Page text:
Declines took place in all loan categories at the large commercial banks over the past four weeks, but the drops were not anywhere near as deep as in the previous two months.

Cash assets at the domestically chartered banks finally seem to be falling. Over the past four weeks, cash at large banks dropped by $35.0 billion while the smaller banks saw cash balances decline by a little more than $11.0 billion. Over the past thirteen weeks, cash assets at the larger banks fell by $61.0 billion while they only fell by $6.0 billion at the smaller banks.

This decline in cash assets is consistent with the drop in excess reserves in the banking system over the past several months. (See here.)

There was an interesting bump in cash assets at foreign-related institutions during this time period. In the past 4-week period, cash asset at foreign-related institutions rose by $16.0 billion; and they rose by $25.0 in the last 13-week period.

Could this jump have anything to do with the “stress tests” being administered to major European commercial banks?

I don’t remember ever having seen an increase like this in foreign-related banks in such a narrow time span.

Business loans at these foreign-related institutions dropped over the past 4-week and 13-week periods while “other” very short-term lending, which could include loans to banking offices not in the United States, experienced a substantial rise.

Could these movements have anything to do with “window-dressing” for the European “stress tests”?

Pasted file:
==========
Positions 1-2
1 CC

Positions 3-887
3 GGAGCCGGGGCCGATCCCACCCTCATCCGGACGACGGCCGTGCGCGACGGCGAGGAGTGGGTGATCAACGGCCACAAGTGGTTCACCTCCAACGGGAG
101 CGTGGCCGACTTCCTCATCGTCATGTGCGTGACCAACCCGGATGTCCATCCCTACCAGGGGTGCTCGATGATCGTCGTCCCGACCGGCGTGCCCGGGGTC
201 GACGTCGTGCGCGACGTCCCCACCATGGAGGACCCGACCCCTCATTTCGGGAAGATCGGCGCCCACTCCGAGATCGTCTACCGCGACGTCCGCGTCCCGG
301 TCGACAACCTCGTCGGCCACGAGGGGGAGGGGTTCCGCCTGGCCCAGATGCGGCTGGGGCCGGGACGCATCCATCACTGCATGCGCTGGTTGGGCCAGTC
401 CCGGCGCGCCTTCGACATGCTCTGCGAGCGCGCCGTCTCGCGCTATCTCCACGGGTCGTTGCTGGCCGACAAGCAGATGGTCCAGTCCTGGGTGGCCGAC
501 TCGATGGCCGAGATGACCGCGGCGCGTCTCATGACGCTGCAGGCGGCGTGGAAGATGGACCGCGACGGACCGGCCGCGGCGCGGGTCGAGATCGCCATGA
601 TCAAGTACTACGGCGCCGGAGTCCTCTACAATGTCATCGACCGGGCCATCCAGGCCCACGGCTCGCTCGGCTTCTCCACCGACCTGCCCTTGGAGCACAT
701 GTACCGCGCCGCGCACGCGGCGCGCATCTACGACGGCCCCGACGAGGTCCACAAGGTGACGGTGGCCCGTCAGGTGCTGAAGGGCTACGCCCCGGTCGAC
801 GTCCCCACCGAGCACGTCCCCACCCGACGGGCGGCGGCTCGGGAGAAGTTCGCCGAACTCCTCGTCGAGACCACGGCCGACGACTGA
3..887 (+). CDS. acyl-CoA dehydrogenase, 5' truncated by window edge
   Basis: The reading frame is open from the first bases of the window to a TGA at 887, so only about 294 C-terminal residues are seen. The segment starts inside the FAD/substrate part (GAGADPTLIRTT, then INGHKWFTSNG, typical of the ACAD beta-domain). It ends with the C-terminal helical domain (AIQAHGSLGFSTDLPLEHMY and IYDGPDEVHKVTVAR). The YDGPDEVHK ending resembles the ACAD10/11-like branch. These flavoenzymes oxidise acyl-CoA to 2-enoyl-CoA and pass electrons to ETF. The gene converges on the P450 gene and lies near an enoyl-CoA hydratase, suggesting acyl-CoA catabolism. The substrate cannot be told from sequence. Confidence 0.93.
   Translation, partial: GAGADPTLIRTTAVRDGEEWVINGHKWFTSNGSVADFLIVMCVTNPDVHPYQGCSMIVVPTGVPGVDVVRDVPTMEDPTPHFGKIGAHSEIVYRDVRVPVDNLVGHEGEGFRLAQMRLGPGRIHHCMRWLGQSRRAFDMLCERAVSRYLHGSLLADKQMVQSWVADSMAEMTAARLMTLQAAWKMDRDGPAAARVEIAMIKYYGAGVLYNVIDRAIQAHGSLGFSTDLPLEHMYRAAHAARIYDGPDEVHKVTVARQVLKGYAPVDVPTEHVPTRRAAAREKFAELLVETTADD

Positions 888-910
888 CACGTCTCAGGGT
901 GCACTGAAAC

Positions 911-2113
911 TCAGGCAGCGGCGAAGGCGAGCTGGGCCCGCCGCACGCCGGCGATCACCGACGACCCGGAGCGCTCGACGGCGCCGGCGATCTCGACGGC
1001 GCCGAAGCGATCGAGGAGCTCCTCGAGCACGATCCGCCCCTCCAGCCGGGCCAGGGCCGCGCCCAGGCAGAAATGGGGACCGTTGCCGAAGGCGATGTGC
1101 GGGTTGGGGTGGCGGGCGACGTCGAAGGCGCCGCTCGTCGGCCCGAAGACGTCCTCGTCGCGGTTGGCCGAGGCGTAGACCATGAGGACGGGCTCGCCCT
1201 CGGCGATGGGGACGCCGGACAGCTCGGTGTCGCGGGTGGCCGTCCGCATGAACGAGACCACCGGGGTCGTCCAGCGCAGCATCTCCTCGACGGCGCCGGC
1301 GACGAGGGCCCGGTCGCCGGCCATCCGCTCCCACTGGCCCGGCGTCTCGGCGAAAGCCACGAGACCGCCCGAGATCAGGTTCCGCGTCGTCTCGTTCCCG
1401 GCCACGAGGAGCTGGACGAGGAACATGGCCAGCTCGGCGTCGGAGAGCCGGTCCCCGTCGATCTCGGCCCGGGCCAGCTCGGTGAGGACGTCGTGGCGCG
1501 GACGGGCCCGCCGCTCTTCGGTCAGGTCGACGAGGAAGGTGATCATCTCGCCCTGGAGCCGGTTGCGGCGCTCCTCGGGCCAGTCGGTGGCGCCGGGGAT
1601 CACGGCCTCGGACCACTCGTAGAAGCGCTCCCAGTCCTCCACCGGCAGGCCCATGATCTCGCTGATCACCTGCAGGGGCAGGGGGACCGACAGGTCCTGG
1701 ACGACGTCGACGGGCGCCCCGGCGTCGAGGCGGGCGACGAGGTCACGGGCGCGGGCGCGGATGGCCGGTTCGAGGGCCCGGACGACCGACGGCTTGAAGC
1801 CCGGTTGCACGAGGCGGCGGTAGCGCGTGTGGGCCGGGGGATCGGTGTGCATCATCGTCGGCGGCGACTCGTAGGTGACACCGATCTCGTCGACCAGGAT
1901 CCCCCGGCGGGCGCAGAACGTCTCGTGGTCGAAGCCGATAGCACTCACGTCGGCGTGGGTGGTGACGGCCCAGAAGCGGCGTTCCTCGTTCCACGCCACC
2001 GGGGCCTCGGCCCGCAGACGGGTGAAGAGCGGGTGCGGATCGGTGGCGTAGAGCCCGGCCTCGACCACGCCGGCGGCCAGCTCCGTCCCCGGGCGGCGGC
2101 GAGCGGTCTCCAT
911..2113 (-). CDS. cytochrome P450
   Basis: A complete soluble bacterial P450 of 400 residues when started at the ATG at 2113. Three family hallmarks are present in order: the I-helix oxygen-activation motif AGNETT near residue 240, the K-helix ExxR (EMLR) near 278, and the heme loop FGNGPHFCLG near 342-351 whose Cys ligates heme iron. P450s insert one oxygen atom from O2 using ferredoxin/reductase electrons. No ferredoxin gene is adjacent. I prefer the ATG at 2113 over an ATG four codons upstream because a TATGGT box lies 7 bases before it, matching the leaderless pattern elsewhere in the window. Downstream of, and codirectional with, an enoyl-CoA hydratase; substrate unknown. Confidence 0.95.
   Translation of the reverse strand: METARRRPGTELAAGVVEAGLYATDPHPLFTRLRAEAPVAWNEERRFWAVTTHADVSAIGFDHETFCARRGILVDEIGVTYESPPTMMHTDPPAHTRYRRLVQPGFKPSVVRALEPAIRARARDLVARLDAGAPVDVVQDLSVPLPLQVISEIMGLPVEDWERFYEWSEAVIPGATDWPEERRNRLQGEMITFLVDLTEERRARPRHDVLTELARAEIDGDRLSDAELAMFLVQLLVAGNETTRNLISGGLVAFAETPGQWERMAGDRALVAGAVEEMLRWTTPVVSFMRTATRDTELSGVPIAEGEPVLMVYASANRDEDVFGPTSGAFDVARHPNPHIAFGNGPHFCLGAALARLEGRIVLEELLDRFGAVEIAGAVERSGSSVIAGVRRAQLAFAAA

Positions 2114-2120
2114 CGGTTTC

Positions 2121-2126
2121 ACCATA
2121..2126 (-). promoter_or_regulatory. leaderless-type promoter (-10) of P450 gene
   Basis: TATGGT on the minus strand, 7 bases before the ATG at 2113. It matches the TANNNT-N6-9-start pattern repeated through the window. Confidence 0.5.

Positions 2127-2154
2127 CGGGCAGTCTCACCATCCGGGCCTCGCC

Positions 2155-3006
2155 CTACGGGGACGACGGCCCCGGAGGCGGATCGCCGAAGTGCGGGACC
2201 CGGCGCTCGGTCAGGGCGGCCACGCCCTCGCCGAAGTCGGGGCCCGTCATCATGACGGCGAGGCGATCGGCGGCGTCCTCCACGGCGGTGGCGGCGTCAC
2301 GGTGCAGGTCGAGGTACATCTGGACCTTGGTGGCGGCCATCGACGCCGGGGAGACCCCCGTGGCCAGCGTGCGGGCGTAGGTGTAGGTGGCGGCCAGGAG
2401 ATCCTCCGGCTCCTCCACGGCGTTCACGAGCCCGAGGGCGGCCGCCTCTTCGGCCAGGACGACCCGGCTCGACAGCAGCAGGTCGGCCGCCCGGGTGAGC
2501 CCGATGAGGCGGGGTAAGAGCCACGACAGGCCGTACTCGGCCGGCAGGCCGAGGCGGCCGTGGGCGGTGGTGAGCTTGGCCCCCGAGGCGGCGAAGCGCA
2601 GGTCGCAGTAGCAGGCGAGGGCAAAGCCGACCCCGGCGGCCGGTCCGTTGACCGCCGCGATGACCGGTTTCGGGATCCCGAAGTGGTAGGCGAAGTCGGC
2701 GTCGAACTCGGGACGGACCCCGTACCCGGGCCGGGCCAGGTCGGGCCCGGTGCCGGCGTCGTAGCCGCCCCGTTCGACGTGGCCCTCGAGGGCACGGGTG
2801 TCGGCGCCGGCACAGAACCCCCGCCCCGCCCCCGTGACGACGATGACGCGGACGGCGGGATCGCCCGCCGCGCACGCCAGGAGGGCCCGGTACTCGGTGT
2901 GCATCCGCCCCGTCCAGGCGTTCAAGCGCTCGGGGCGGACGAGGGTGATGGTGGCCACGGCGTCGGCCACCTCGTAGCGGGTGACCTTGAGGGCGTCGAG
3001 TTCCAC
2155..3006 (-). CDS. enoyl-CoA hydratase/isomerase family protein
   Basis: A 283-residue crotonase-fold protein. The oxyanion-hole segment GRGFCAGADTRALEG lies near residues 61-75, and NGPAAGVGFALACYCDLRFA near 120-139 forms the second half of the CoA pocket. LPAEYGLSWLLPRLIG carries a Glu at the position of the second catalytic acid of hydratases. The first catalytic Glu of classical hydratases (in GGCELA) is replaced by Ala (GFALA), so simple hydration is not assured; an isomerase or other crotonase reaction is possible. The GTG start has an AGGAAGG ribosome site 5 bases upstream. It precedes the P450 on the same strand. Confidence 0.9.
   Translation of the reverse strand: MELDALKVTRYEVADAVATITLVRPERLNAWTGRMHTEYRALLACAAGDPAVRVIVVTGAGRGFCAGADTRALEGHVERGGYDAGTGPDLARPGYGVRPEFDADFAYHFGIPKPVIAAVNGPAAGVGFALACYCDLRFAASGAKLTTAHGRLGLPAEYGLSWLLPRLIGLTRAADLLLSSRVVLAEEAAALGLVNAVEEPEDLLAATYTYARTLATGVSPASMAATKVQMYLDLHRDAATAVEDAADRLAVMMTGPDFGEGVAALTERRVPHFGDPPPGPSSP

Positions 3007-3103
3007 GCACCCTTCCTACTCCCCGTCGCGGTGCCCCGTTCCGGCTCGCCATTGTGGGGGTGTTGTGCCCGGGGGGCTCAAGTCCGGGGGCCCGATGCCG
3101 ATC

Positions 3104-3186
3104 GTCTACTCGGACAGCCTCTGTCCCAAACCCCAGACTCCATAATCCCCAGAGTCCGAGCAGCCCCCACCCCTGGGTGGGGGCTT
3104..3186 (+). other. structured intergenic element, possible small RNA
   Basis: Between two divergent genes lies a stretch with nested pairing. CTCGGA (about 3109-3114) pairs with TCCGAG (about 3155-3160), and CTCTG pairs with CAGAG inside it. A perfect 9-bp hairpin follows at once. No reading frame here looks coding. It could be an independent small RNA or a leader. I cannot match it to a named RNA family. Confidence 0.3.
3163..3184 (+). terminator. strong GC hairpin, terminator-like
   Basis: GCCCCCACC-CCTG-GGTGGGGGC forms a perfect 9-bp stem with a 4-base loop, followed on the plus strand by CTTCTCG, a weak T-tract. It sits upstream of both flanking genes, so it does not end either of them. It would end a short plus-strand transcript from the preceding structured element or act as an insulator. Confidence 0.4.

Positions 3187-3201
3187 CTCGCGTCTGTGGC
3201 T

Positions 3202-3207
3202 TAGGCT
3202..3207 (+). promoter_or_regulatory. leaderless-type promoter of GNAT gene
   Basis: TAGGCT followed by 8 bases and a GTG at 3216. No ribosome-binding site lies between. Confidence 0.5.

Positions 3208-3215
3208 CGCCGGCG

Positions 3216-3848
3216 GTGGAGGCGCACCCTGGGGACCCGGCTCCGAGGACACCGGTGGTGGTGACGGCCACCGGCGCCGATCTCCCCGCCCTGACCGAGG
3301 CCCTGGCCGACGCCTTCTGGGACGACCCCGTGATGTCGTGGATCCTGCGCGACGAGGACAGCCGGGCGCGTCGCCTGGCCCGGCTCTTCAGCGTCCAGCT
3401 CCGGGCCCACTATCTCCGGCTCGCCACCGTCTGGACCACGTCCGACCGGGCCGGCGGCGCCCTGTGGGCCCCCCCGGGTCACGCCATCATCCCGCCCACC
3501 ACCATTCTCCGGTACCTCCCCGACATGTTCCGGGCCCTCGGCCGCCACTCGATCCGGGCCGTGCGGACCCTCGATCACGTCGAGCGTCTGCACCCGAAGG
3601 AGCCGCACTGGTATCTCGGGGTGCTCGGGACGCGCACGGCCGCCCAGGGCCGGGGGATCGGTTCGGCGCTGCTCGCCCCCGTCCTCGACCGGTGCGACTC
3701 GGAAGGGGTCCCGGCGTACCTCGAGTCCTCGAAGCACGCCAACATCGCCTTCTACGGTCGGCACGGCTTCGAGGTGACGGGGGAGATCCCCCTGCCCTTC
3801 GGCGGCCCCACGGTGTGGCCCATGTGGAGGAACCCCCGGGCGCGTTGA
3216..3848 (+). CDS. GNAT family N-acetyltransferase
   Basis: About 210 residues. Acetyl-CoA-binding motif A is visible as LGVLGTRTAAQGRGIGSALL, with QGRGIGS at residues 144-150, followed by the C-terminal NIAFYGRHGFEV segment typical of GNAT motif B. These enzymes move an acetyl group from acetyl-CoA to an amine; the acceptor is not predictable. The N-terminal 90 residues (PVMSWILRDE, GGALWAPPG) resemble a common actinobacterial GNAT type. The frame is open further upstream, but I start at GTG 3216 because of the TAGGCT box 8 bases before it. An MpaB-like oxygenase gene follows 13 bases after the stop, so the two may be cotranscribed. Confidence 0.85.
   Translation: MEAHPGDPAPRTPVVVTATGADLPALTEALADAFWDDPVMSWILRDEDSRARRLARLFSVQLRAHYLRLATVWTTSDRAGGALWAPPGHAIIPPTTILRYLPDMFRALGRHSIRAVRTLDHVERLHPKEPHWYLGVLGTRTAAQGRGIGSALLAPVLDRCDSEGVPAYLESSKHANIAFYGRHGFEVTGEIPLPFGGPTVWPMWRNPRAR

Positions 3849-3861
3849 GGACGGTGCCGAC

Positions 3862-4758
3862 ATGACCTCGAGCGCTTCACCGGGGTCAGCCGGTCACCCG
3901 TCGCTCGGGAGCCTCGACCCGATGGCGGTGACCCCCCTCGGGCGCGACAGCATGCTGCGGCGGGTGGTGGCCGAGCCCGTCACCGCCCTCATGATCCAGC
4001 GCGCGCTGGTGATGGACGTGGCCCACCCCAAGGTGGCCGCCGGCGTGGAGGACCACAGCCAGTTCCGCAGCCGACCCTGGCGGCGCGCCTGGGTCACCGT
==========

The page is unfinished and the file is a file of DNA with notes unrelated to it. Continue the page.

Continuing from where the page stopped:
The summary for this month’s review of the state of the banking industry is much the same as in previous months. The two things to keep a watch on are, first, the small increases in business and consumer lending at the small, domestically chartered banks; and second, the drop in cash assets being held in aggregate by all domestically chartered banks in the United States.

The first piece of information raises hopes that the smaller banks are beginning to lend again to businesses, although not on commercial real estate deals, and consumers, again not on real estate. In terms of the latter, the hopes for a recovery in mortgage lending do not seem very promising as some analysts in the real estate industry predict that foreclosures for the year could approach 1.0 million homes. Some analysts are even saying that banks are not foreclosing as rapidly as they could so as to avoid the housing market being too jammed up with foreclosed houses. That is, the banks are “pacing the foreclosures” so that homes can be sold faster. This does not bode well for the future.

The second piece of information raises hopes that commercial banks are feeling more confident about the future and are, therefore, reducing the amount of cash (excess reserves) they hold on their balance sheets. Not only did lending at the smaller banks increase their lending over the last four weeks, the larger banks only experienced modest declines in their loans outstanding.

Many economists have declared that the recession ended in July 2009. So, the economic recovery has been going on for almost twelve months. The major problem with this claim is that the commercial banking system has not been acting like the recession is over. This has also been reflected in the balance sheet of the Federal Reserve System and in the performance of the monetary aggregates. (See my post referenced above for a discussion on these points.)

Thus, we are scratching around trying to find positive signs in the banking statistics. With this report we are grasping at straws. However, as yet we have not even found tiny straws.